Permit me the luxury of introducing a book that I’ve been working on for the past year. For readers of this blog, I’m sure you’ve seen this book mentioned in a many of my posts. However, I have yet to properly introduce readers about the book. This is finally my opportunity to do so.
The book has its own website, which should be very easy to remember: “Deep Learning Playbook.com”. Every new content in today’s world has to compete for the eyeballs and time of its customers. That’s where selling a book is a very difficult proposition, no matter how valuable the content may be. Who has the time to slog through 350 pages of text? Unfortunately, for complex and emerging subjects like Deep Learning, there aren’t any instant ways to download knowledge and wisdom into one’s own brains. If there were a way to make knowledge transfer even easier then I would gladly like to know what that magic potion will be.
Writing a book takes considerable mental effort. This does not include all the other administrivia that is required for a book (i.e. cover design, layout, proof reading, copy editing etc.). The most difficult part of writing is a book is the generation of ideas. Fortunately, I have this blog and its many readers who have given me feedback, ideas and criticism that has helped me to improve and fine tune new ideas.
A book is always never really finished. You will always find new and more compelling concepts and ways to present content. So as it is best practice in agile environments, its always best to confine scope by time-boxing the process. Also, it’s always best than to be late. Knowledge discovery will always be an iterative process and book writing is essentially a knowledge discovery process.
Forcing oneself to write is like photography. When you are into photography, ,that is when you’ve decided consciously to capture the best angles of an event or place that you find yourself in, you are consciously aware of the environment at a higher level than a casual visitor. You are aware of the lighting, shadows, interaction of people, shooting angles etc. With writing about a subject it is similar. You put yourself in a perspective that many may not be aware of. That is why, photographers can learn from other photographers and writers can learn from other writers. I am grateful for the perspectives that other writers have lent to me.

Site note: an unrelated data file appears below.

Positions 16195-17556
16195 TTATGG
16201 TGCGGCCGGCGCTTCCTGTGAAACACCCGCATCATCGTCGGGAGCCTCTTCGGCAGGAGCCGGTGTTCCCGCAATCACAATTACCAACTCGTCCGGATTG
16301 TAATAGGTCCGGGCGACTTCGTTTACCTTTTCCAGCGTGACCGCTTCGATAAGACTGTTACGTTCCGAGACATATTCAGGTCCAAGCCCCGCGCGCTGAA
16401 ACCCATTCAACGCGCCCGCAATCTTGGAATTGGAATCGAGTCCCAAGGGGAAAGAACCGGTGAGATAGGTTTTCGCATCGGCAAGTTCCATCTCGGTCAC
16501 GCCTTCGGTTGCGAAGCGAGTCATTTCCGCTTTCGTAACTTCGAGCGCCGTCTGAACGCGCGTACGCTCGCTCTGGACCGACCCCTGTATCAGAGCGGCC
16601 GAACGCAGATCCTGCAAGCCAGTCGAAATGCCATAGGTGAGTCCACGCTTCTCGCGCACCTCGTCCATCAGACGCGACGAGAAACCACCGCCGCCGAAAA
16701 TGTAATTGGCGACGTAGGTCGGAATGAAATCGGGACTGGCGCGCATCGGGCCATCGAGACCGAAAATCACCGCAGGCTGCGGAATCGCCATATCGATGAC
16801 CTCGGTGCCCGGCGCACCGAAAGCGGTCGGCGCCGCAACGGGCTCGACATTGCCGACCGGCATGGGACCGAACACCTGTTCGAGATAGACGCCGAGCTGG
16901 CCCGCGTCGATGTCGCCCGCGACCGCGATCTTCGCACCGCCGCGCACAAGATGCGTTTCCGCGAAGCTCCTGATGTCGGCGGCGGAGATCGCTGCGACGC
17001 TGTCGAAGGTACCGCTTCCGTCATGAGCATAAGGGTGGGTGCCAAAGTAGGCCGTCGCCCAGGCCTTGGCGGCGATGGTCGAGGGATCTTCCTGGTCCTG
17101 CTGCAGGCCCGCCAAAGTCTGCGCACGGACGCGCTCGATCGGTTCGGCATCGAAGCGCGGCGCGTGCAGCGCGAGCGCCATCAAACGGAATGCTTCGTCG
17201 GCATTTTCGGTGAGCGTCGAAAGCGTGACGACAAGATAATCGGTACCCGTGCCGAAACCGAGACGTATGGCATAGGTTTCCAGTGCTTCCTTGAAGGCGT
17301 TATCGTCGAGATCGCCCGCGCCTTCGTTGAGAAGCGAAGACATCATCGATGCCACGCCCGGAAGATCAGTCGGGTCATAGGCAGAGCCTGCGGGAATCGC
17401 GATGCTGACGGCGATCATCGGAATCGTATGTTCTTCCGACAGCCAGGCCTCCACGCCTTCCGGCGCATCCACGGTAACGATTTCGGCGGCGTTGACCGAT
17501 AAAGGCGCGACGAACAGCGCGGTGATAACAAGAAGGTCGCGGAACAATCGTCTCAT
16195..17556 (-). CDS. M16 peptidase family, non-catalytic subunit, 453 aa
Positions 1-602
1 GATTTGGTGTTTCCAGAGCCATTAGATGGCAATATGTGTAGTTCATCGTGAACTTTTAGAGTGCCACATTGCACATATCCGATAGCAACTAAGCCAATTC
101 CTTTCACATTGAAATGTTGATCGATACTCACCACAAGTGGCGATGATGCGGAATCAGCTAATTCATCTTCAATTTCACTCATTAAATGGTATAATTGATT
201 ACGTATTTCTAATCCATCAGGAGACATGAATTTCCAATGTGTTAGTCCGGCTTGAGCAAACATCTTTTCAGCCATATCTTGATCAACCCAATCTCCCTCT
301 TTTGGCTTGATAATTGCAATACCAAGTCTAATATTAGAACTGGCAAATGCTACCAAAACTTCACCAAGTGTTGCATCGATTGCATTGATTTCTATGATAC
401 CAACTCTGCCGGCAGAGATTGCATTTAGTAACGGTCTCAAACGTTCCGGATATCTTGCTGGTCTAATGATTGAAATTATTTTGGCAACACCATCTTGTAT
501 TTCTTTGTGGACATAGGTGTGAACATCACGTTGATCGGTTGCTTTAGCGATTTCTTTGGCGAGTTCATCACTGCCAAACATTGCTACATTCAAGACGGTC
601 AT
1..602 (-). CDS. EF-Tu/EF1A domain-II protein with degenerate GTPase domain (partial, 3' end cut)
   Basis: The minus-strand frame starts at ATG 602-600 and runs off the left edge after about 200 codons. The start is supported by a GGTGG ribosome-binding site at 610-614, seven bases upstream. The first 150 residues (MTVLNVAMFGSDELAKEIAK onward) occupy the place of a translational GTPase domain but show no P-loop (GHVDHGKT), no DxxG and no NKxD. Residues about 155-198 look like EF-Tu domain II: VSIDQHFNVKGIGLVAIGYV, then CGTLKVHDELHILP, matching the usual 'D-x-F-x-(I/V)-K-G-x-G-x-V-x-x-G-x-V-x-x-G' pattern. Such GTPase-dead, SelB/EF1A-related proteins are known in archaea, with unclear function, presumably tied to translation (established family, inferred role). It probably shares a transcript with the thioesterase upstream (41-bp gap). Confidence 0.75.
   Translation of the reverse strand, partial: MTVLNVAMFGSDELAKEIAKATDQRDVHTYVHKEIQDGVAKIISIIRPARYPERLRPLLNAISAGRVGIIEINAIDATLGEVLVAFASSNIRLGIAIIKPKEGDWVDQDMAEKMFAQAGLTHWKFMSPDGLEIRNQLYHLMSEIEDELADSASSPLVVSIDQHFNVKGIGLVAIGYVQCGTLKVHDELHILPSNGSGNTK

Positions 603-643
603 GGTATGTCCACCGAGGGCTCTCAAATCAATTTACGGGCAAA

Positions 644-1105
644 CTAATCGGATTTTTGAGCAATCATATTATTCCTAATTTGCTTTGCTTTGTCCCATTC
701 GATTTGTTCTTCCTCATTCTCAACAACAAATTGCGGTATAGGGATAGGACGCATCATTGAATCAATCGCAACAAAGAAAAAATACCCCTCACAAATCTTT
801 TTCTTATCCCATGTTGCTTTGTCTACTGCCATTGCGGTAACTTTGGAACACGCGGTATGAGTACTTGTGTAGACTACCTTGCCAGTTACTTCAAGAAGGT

A book is always best sold with testimonials. I am fortunate to have found people who have taken the time to go through my book and lend their impressions. Here are a few of the notable ones:
I love it. Chapters 3, 4, 8 and 9. and your approach thru the lens of intuition!
— John Seely Brown, Author and cofounder of the Institute for Research on Learning
Then it continues to the principles and best practices, followed by cutting-edge research. Many of the ideas actually lead towards what we call AGI (general AI) The book takes a deep dive into “meta learning (learning to learn)”, which I believe is the most efficient way to automate engineering of a thinking machine: bootstrapping itself and recursively self-improving its adaptability.”
– Marek Rosa, CTO GoodAI
His playbook has given me great inspiration on the latest topics and viewpoints for my deep learning lectures. Our students and alumni consider this a helpful reference and strategy guide as they find new uses for deep learning and AI in industry.”
– Ellick Chan
Adjunct Lecturer MSiA 432: Deep Learning
His is a refreshingly different approach to AI It is easy to read and at the same time covers a lot of complexity and detail.
– Ajit Jaokar, Director of AI / Deep Learning Lab for Future Cities, University of Madrid
Finally, a word about the economics of publishing a book. Most people who have never written a book are unaware of the brutal economics. I have chosen to self-publish. Gumroad is a god-send for writers in that a least 95% of the purchase price goes to the original author. However, when a writer goes with a publisher, he would find himself lucky to even receive 12% of the net revenue. A printed book has its own cost, a standard 6"x9" paperback costs around $5 to produce. A hardbound version, costs a lot more (i.e. $12). After that, the distributors are also going to get their cut. So depending on which distributor you use, they can get at least a 40%-65% cut from the sales price. So, just to put this in perspective, a writer who sells a book via a publisher for $50 should expect to receive a paltry $3.24 ( (50–5)*.6*.12) in revenue. Try feeding your family on those wages! Very little goes to the author will all these middle men taking their cut. So don’t go into writing a book for the money, do so because you are passionate about the subject and if you want to be fairly compensated, get rid of the middle men.
That’s what I did.